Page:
News Wrap: McConnell, Schumer remain divided over impeachment trial

JUDY WOODRUFF: In the day’s other news: The
confrontation with Iran sent U.S. oil prices surging 3 percent. But stock prices sank, as investors sought
safety in U.S. government bonds. The Dow Jones industrial average lost 234
points to close below 28635. The Nasdaq fell 71 points, and the S&P 500
slipped 23. The U.S. Senate officially returned to business
today, still at odds over how to run an impeachment trial of President Trump. Republican Majority Leader Mitch McConnell
refused again to commit to calling additional witnesses. But Democratic Minority Leader Chuck Schumer
insisted that hearing from top White House aides is critical. They spoke on the Senate floor. SEN. MITCH MCCONNELL (R-KY): Impartial justice
means making up our minds on the right basis. It means seeing clearly, not what some might
wish the House of Representatives had proven, but what they actually have or have not proven. SEN. CHUCK SCHUMER (D-NY): Leader McConnell has
been clear and vocal that he has no intention to be impartial in this process. Leader McConnell reminds us today, and in
previous days, that, rather than acting like a judge and a juror, he intends to act as
the executioner of a fair trial. JUDY WOODRUFF: House Speaker Nancy Pelosi
has balked at submitting the impeachment articles until the Senate decides if it will hear from
more witnesses. A federal appeals court heard arguments today
on whether White House officials have total legal immunity against testifying before Congress. Former White House counsel Don McGahn was
subpoenaed last April about the special counsel’s Russia investigation, but he was directed
from above not to comply from. In Washington today, judges pressed the issue. JUDGE THOMAS B. GRIFFITH, D.C. Circuit Court
of Appeals: Has there ever been an instance of such a broad-scale defiance of a congressional
request for information, in the history of the republic? HASHIM MOOPPAN, Deputy Assistant Attorney
General: Never before in history has the Congress engaged in the sort of illegitimate inquiry
that it’s doing. I don’t want to get into that fight, because
— precisely because that is the sort of political dispute that this court shouldn’t be engaged
in. JUDY WOODRUFF: The outcome of the McGahn case
could have implications for other Trump aides who refused to testify at impeachment hearings. The appeals court also held arguments today
over a congressional subpoena for grand jury materials from the Russia investigation. In Australia, officials rushed today to complete
a mass evacuation of historic scope, before wildfire conditions worsen again. Several coastal towns are facing imminent
danger. Dan Rivers of Independent Television News
reports from Moruya in New South Wales. DAN RIVERS: The edge of this town used to
be a green calm wildlife refuge but not anymore. Now it is thick with smoke, and constantly
patrolled by pilots who risk their lives to save others. They are throwing everything they have at
this disaster, but the wall of flames keeps advancing. This town, like so many others down the coast,
is literally in the line of fire, with very little left to protect it. In the hands of these pilots, the fate of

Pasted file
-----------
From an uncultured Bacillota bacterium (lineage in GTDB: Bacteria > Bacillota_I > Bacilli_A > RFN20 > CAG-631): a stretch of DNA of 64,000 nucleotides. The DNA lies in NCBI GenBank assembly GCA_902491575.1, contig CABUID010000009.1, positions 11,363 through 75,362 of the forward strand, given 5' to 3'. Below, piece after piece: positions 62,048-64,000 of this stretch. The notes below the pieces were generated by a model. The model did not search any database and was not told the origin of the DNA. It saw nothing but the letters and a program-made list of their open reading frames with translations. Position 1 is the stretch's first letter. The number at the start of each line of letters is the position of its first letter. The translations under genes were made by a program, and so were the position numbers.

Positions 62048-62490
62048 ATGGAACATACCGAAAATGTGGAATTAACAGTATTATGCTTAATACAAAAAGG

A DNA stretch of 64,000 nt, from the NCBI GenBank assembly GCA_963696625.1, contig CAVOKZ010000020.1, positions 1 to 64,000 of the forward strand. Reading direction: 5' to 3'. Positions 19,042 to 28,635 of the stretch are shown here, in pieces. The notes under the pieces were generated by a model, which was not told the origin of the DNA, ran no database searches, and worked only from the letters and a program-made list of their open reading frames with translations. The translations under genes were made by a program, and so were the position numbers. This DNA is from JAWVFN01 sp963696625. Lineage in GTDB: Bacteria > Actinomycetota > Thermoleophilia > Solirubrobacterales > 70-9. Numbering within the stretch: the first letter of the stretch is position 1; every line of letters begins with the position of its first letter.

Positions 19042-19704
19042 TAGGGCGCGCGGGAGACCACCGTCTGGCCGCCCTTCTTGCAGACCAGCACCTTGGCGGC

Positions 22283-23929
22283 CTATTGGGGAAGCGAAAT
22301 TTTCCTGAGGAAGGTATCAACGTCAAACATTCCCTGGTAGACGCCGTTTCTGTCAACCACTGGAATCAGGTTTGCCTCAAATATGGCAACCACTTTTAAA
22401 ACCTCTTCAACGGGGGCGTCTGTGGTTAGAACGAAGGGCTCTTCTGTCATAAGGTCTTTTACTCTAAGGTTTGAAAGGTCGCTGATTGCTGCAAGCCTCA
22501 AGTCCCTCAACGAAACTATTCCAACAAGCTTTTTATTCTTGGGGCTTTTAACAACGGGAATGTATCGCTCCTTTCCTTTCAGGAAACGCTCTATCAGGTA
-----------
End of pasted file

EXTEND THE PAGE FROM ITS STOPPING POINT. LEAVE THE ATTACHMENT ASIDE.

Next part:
so many depends. In Mallacoota, it felt like the fire was winning
this war. Tourists turned into evacuees, rescued by
the Australian navy, aboard, a helping hand, a hot meal and a huge sense of relief. HMAS Choules usually accommodates 700 troops,
but its commander said it can cope with many more evacuees. Up in the hills of Victoria, the tourist town
of Bright is one of just dozens left almost deserted by the hasty mass evacuation. MAN: here’s tents and caravans and all sorts
of things scattered around there. There’s a lot of food in all the villas, and
probably seen what happened over the coast, and they have said, OK, we’re out of here. DAN RIVERS: Now those who are left are braced
for the worst. Winds of more than 90 miles an hour tomorrow
and temperatures soaring to more than 40 degrees Celsius threaten to make Saturday the most
dangerous day so far, with three separate fires all possibly converging into one potentially
deadly conflagration. JUDY WOODRUFF: That report from Dan Rivers
of Independent Television News. The death toll has reached 43 in monsoon flooding
around Indonesia’s capital, with nearly 400,000 people forced to flee. Today, just outside Jakarta, waters receded
to reveal streets turned to wastelands. Residents struggled to push damaged vehicles
off muddy roads littered with debris. Back in this country, downpours across the
Deep South put parts of five states under flood warnings and watches. The National Weather Service said that flood
advisories covered parts of Louisiana, Mississippi, Alabama, Tennessee, and Georgia, as the storm
system moved east. The region faced flooded roads and overflowing
rivers. Tennessee Congressman Phil Roe has joined
a wave of House Republicans who are retiring at the end of this year. He said today that he always planned to serve
only five or six terms after his initial election in 2008; 25 other House Republicans have already
decided not to run for reelection. And leaders of the United Methodist Church
say they are splitting in two over allowing gay marriage and gay clergy. They announced today that one branch will
endorse both practices. The other will oppose both. A church conference will vote on the plan
in May. Still to come on the “NewsHour”: a doctored
video of Joe Biden goes viral, drawing attention to the threat of disinformation on the 2020
campaign trail; plus, Mark Shields and David Brooks break down the top headlines from the
first week of the new year.

Leave a Reply

Your email address will not be published. Required fields are marked *